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The rise of popularity of casual games has demonstrated that two great principles of game design are not nearly as universal as we thought — Guitar Hero is a great example of that.
The first principle came from Chris Crawford. This early thinker about video game design compared a game to a conversation: the computer “talks” by showing pictures and playing sound, then the player “talks back” by doing various actions at his disposal — he called each action a “verb”. Since then, designers have tried to make more and more verbs available to players. Grand Theft Auto IV has a lot of verbs available to players, so many that the controls take 2 pages in a very small font to explain in the manual.
Problem is, each new verb adds complexity. A game like Guitar Hero keeps the number of verbs, and complexity, very limited and yet it’s a massive hit. Guitar Hero slays the sacred cow of verbs: not all games are improved by giving players more verbs; simplicity is a virtue.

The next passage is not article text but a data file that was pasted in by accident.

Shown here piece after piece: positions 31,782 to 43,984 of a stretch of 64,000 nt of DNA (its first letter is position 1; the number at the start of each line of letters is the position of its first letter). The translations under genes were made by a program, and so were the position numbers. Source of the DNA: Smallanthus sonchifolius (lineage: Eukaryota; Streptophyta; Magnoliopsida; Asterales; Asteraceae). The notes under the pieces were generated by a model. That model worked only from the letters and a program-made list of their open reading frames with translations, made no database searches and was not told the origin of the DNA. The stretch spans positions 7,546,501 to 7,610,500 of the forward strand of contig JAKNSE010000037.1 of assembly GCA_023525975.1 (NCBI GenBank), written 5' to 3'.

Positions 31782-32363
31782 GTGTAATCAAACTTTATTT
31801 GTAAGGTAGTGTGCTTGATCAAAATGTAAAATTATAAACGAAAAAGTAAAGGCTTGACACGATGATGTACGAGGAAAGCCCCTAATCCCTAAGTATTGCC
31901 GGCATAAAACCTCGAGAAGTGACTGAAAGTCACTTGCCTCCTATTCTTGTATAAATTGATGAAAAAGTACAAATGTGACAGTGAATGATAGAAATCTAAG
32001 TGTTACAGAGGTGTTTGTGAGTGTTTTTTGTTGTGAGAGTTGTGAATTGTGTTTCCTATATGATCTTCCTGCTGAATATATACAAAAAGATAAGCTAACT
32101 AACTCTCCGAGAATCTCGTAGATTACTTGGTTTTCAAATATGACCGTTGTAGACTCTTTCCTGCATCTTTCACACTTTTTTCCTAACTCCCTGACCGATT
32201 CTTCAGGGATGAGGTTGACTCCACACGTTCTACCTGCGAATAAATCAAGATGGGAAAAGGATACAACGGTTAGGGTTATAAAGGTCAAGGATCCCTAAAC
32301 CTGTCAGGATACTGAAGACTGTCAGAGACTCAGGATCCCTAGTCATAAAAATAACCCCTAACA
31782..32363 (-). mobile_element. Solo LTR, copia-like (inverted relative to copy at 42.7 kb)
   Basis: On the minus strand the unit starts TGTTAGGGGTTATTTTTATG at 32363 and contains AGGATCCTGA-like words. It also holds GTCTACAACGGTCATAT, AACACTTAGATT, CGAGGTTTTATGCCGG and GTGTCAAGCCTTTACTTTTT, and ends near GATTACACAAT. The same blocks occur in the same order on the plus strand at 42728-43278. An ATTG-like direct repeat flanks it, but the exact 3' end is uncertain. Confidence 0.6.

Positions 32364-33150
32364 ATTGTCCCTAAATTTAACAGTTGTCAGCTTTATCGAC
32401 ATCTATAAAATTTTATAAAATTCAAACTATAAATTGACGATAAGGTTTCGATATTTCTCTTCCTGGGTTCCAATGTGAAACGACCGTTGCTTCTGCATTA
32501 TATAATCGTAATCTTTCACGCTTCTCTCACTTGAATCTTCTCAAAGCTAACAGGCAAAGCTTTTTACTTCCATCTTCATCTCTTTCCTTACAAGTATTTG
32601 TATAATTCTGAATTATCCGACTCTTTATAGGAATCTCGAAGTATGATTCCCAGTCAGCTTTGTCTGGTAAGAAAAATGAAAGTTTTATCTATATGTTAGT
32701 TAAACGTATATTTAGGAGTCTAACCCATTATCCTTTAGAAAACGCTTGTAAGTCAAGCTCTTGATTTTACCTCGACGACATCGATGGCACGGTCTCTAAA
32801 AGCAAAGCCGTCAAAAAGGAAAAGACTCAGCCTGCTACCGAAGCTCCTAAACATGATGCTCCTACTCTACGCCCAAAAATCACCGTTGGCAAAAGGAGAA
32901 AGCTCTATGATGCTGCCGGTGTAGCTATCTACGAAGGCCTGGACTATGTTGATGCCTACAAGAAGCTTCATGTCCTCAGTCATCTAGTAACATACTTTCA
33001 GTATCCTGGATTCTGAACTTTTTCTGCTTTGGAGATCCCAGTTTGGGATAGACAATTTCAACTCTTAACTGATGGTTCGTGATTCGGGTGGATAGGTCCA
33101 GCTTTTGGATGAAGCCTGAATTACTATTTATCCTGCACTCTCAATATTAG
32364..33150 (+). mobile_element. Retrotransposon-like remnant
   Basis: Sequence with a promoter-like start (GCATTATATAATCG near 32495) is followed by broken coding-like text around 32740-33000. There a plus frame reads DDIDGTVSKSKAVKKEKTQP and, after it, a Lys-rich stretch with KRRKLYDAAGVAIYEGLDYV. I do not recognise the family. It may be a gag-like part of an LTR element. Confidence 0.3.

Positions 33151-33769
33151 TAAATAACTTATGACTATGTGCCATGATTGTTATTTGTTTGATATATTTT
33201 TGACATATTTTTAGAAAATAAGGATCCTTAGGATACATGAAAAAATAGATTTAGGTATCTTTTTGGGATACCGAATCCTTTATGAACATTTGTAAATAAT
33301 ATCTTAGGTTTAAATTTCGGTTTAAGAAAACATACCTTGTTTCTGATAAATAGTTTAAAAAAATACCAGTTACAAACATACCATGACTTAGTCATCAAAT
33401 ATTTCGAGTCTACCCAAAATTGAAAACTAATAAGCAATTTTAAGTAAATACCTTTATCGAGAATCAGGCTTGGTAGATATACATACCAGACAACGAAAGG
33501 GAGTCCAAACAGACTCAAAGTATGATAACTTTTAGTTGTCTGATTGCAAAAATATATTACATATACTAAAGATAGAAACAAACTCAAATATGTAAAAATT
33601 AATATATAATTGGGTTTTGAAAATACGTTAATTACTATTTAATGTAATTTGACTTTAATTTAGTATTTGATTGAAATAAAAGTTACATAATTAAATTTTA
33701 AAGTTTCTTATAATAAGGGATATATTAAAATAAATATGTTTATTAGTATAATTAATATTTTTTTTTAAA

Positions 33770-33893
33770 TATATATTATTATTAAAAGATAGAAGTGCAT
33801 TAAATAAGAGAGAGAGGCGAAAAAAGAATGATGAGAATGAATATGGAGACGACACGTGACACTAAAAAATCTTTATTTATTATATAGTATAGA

The second principle came from Sid Meier who once described a game as “a series of interesting decisions”. Sid Meier makes great games (who doesn’t like Civilization?) and so designers tried to emulate that approach. What’s an interesting choice? How can we make players make more decisions? A lot of efforts went into answering these questions, to make games deeper and more interesting.
But here comes Guitar Hero, a game with no decision whatsoever. The whole game is about doing exactly and precisely what you’re asked to do and nothing else — and it’s a lot of fun. It proves that not all games are a series of interesting decisions. Another sacred cow slain.
My point is not that those principles are worthless — they apply to a great many games and are useful tools — but rather that they’re not universal. What other sacred cow of design can be slain? I bet that’s where the next great new game will be born…